As we age, some daily activities become more challenging. Walking up the stairs can feel more like a climb, and getting up from the floor can make you suddenly very aware of gravity. This is because aging impacts mobility, which is your body’s ability to move around easily. Difficulty with mobility can cause aches and pains in joints, trouble with getting in and out of chairs, and instability when walking. Mobility issues affect many seniors and people with certain physical disabilities, including multiple sclerosis and cerebral palsy. Luckily, regular movement and exercise can help maintain and improve mobility.
Below, you will find a set of simple exercises and stretches that you can use to help improve your mobility. Some of these exercises can even be done from the comfort of a chair!
**As always, you should consult a medical professional to make sure you are able to undertake physical exercise. Remember not to overstretch to avoid injury, and if you ever feel any physical pain either before or during your exercise, please stop and consult a doctor before continuing.
Mobility exercises will help you build muscles and increase your stability. These four exercises aim to increase your leg and core strength in addition to your cardio stamina.
Walking is a simple yet effective way to exercise that can greatly help to improve your health. You can grab a friend to join you for a walk in your neighborhood or exercise in the comfort of your home with the guided video workout below!
Squats can help strengthen your entire lower body, making many daily activities, like walking, easier. Strengthening your lower body can also help reduce your chances of falling, which becomes more serious as we age.
For this exercise, stand in front of a chair with your feet apart. Bend your knees, keeping them facing forward, and slowly lower yourself down, as if you’re going to sit in the chair. You may sit down in the chair, or hover over the seat for an extra challenge. From here, use your leg and core strength to lift yourself back up.
Seated leg raises
Leg raises are a great way to build core strength. A strong core is key to maintaining mobility, as well as balance and coordination, as you get older.
To perform seated leg raises, start by sitting all the way back in your chair. Slowly straighten and raise both of your legs as high as you can. Feel free to hold onto the side of the chair for support. For an additional challenge, you can take turns elevating one of your legs higher than the other.
Seated torso twist
This is another core workout that you can do from anywhere! Sit all the way back in your chair with your feet flat on the floor. Raise your arms and bend your elbows at 90 degrees, with your palms facing inward, so they’re in front of you on either side of your head. The next part is important: engage your core, or in other words, tighten your stomach muscles. Slowly rotate your torso to the right, then slowly back to the middleRepeat on the left side to complete one rep. If you’re not sure you’re doing this move right, watch the detailed video below!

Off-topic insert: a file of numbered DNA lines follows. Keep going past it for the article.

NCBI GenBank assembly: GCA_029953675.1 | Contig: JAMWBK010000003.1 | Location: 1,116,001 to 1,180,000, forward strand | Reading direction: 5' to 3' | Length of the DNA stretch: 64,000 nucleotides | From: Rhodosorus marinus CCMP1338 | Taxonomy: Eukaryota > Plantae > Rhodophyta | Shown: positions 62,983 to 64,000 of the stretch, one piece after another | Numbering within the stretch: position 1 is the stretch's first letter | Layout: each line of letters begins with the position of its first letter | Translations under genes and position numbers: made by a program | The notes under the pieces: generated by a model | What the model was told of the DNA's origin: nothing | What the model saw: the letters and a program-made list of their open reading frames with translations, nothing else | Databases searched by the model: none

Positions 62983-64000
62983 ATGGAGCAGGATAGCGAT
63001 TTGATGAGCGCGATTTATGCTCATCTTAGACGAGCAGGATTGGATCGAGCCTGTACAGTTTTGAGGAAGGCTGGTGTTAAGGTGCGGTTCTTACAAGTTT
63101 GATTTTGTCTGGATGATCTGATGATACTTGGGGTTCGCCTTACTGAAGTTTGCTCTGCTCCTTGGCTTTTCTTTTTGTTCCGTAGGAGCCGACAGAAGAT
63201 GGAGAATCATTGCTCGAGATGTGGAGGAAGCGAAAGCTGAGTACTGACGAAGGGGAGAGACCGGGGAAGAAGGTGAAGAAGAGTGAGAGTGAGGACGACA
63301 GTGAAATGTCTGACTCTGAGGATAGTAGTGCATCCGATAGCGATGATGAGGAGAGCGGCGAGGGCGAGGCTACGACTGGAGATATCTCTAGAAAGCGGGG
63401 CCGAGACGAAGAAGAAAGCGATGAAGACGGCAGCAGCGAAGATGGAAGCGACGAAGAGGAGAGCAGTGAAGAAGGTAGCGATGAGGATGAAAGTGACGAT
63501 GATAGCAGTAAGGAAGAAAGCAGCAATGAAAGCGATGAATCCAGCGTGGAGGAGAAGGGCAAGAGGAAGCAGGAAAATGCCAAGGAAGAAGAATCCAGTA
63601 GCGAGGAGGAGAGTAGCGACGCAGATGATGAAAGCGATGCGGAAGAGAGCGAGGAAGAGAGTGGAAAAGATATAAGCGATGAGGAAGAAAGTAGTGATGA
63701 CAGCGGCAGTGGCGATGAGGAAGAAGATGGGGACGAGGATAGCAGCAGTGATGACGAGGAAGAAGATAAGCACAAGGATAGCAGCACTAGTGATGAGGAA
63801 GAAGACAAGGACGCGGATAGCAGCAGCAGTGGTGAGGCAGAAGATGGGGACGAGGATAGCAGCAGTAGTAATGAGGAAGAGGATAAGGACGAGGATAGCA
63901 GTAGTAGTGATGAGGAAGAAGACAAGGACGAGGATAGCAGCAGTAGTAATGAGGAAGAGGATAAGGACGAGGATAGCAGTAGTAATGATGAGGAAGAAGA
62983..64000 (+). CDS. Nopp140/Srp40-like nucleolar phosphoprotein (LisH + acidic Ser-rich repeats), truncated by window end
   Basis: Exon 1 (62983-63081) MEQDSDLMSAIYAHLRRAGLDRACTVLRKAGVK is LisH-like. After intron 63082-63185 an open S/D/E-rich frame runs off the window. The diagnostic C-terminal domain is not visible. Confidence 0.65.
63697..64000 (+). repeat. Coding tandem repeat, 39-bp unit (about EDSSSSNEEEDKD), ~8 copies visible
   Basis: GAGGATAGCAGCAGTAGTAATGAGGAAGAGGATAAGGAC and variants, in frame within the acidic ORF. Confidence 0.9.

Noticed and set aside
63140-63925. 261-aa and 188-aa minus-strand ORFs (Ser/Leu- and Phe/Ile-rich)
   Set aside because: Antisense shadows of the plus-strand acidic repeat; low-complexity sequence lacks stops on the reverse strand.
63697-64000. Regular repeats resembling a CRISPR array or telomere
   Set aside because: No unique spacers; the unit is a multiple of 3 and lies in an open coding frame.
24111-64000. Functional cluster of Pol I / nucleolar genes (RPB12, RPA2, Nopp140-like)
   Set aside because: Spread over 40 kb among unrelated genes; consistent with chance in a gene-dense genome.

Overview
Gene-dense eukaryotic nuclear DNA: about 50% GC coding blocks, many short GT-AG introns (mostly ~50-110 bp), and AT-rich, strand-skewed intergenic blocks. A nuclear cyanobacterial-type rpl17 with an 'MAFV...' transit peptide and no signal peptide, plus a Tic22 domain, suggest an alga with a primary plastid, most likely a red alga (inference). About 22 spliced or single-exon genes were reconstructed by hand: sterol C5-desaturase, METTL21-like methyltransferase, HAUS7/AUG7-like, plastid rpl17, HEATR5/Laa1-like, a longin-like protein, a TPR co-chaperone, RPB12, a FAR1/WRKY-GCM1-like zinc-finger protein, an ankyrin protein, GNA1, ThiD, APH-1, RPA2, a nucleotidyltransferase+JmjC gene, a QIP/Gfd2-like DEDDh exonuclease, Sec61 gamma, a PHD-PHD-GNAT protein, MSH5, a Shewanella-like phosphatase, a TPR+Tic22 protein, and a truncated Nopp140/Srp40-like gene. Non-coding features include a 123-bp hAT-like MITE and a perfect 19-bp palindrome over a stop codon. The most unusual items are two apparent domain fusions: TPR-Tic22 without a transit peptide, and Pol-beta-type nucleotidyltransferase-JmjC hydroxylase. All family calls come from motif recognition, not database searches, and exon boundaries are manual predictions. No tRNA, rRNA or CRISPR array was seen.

At the end of each workout, make sure that you stretch to help alleviate any soreness you might feel from your workout, loosen up your muscles, and relax your joints. Stretching is also helpful for improving your flexibility and mobility over time. If you’re not sure where to start, try out the stretches explained below.
Overhead side stretch
This stretch helps you both stretch your torso and work on your balance. For this stretch, stand with your feet hip width apart. Raise your arms straight above your head. As you slowly breathe in and out, bend your torso and reach your arms to the left. Come back to the center, then bend your torso and reach your arms to the right. Repeat 3 times on each side. Watch the video below if you want to check your form.
This stretch can help strengthen your posture and alleviate that pesky pain in your neck. Slowly bring your chin down to your chest and begin moving your head from side to side. Make sure to breathe slowly as you move!
This stretch is great for stretching your shoulder joints. Maintaining your shoulder mobility can help with tasks such as getting items off of shelves and painlessly putting on clothes.
Stand or sit with your feet neutral. Move your arms into two 90-degree angles on either side of your head, with your palms facing front (like a cactus). Gently bend forward, curving and stretching your back and triceps. Hold this position for a breath or two, then return to a neutral standing or sitting position.
Combine these exercises and stretches and throw in any other exercises you like to create a daily routine that helps maintain your mobility. If you feel bored during your routine or start to dread doing it, consider listening to a podcast or exercising with a friend—whatever it takes to get moving! If you ever need additional exercises to lengthen your routine, explore these stretching exercises, perfect for seniors!